JB HOLMES: It would be great. You know, it's a golf tournament. It's a huge event, don't get me wrong, but in the end, it's just golf, and hopefully I can go out there and play well and win tomorrow, and if I do, my life is not really going to change. I'm going to load the car up and go to next week and play next week, and we'll live in the same house and I'm going to drive the same car. Don't get me wrong, I would love to win, and it would be awesome. Such a cool tournament, and to be able to lift that trophy would be amazing, but I'm not going to dwell on everything.

Well on that note...

It was a brutal Saturday for the stars. At, I highlight some of the big numbers on a windy, nasty day for scoring.

Trying to figure out a winner is a tough task, notes Bob Harig in sharing player comments.

Sergio is lurking after a tough start and as Kyle Porter writes, the dramatics if he comes to 17 with a shot should make for fun viewing.

Pat Perez was a quote machine as usual, and Jeff Babineau profiled someone who is five back.

This is the 35th anniversary of the first Players at TPC Sawgrass, and Sean Martin has some fantastic memories from those who were there, including, Dodger fans, Vin Scully.

Ian Poulter is in a far different position than he was a few weeks ago, and as I write at, at three back he has a chance to reposition his career. And buy more gifts for Brian Gay.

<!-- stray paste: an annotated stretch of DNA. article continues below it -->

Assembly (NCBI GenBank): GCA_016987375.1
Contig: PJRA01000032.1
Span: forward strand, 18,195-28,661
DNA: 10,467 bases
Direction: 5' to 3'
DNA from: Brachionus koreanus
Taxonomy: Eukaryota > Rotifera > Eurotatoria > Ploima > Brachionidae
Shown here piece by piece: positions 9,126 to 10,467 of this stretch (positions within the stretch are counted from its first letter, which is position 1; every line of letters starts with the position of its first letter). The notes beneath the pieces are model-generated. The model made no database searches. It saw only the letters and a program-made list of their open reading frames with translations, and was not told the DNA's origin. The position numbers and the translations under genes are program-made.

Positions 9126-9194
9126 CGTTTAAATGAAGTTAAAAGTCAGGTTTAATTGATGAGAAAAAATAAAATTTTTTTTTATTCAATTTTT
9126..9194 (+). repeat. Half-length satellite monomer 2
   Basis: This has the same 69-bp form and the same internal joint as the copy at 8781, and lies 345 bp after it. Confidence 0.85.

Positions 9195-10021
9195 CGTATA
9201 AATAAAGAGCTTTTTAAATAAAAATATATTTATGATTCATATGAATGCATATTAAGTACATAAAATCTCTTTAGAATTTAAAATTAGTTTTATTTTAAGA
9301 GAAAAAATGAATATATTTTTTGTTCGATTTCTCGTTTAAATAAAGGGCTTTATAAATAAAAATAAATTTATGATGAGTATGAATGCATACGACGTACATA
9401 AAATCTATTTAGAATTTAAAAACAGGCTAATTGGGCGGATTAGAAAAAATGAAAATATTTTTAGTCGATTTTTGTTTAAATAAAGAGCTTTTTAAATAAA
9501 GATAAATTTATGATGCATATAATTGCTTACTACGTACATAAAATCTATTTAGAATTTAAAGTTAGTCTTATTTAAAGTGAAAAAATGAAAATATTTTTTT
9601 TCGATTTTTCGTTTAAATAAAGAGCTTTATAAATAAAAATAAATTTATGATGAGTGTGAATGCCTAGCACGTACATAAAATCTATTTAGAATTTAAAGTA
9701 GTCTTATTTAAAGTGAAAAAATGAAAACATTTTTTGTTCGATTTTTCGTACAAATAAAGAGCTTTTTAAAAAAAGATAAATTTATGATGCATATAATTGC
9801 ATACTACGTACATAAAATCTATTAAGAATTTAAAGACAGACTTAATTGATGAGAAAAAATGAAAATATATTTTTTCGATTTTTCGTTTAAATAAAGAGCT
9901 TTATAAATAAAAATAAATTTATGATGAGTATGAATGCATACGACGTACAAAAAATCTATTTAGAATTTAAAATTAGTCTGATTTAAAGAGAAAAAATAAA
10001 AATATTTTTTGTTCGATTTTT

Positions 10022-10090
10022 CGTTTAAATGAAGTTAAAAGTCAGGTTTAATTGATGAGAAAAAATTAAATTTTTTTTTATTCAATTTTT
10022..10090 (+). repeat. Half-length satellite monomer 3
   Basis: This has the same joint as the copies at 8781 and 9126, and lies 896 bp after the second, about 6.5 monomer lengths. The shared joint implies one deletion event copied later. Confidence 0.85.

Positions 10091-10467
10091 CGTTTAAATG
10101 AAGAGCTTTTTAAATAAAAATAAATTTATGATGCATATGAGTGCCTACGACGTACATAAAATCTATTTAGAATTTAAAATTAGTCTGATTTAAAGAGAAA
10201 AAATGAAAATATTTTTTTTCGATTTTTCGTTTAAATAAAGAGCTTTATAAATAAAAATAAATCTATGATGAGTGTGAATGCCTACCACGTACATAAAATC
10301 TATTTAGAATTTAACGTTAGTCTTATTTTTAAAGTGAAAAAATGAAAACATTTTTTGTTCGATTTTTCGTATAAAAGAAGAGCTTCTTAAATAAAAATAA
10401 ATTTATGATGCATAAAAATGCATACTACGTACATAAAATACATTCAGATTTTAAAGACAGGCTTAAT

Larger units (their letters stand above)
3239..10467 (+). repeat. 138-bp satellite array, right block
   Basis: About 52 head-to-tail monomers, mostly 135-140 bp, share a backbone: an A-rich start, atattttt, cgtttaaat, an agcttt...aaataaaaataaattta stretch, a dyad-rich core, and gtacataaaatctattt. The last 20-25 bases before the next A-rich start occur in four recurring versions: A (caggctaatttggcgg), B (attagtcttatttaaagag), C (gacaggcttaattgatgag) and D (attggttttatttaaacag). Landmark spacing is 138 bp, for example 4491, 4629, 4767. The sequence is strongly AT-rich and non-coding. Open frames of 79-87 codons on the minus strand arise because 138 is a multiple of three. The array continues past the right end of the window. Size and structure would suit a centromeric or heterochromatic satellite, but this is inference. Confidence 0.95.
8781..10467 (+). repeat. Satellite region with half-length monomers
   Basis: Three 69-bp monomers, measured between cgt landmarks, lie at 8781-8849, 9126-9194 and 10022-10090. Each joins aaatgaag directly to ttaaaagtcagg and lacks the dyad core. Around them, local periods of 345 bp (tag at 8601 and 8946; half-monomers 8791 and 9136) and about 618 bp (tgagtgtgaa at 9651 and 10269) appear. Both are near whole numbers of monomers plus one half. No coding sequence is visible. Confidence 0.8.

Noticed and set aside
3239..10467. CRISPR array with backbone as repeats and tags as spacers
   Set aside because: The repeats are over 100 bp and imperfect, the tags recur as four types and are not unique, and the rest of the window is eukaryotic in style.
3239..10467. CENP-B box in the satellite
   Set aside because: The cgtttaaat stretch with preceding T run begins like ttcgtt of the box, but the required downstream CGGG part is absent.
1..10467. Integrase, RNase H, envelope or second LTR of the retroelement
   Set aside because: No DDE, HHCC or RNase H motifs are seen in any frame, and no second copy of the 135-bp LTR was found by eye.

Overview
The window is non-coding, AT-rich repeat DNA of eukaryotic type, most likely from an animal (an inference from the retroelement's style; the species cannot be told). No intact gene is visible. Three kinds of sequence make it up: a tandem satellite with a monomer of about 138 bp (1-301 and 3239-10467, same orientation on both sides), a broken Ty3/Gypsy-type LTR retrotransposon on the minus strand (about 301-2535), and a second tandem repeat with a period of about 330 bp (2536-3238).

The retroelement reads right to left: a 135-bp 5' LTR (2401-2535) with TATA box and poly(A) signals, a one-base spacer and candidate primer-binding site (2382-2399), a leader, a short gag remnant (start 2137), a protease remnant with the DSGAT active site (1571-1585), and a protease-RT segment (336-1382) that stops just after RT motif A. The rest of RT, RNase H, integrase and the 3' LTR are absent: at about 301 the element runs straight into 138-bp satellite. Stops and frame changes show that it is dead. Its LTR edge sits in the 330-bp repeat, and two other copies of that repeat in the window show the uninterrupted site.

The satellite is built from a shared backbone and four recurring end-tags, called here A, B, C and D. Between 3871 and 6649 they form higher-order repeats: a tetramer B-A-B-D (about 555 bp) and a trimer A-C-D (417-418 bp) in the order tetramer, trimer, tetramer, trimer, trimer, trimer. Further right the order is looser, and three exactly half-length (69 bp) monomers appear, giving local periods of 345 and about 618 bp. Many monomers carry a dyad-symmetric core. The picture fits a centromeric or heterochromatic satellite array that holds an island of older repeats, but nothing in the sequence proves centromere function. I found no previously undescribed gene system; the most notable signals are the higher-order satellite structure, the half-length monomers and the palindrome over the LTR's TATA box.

The Spanish language broadcast of Sergio's hole in one was fun, notes Alex Myers at The Loop with video.

Golfweek Staff explains the MDF's you saw on the leaderboard for the first time at the Players (Saturday cut).

Si Woo Kim with the shot of the day and maybe of his life. Wow:


PGA Tour Said To Be Mulling Flag-Lowering Options Should Vijay Singh Or That UPS Guy Win The Players

Ok it was just a rumor. And I should say it was mentioned at The Players media party as too-talented-for-this-group guitarist and singer dedicated Tears in Heaven to the group in anticipation of a Vijay Singh victory.

Through 36 holes of the 2017 Players, however, Defcon settings are ready to change inside Tour headquarters Saturday should the 54-year-old miser hang around the leaderboard first page. Singh, who is suing the tour and could at best be described as someone who has hung on way too long while suing his tour (and therefore fellow players).

Brian Wacker with that charming backstory. Oh, and a fans Noonan-ed Vijay yesterday, prompting Billy Horschel to come to his defense, reports the Florida Times-Union notes team.

But as we learn in Garry Smits' Florida Times-Union game story, there is more irony on this board. Or something.

Take Louis Oosthuizen, sporting his UPS logoed collection in the week we found out FedEx renewed only after throwing in a silly last-minute exclusionary provision for players sponsored by competing logistics and shipping companies.

Then there is Kevin Tway. No, Patrick Rodgers. Wait, no that's Kyle Stanley, the other Nike guy with a beard tied for the lead.

Did I mention Jordan Spieth is headed home and Phil Mickelson struggled down the stretch after inspired play early in his second round? Jeff Babineau with the gory details.

Oh, and your first group out on Saturday? The slowest player in the history of golf, Ben Crane, and recent Twitter retiree Grayson Murray.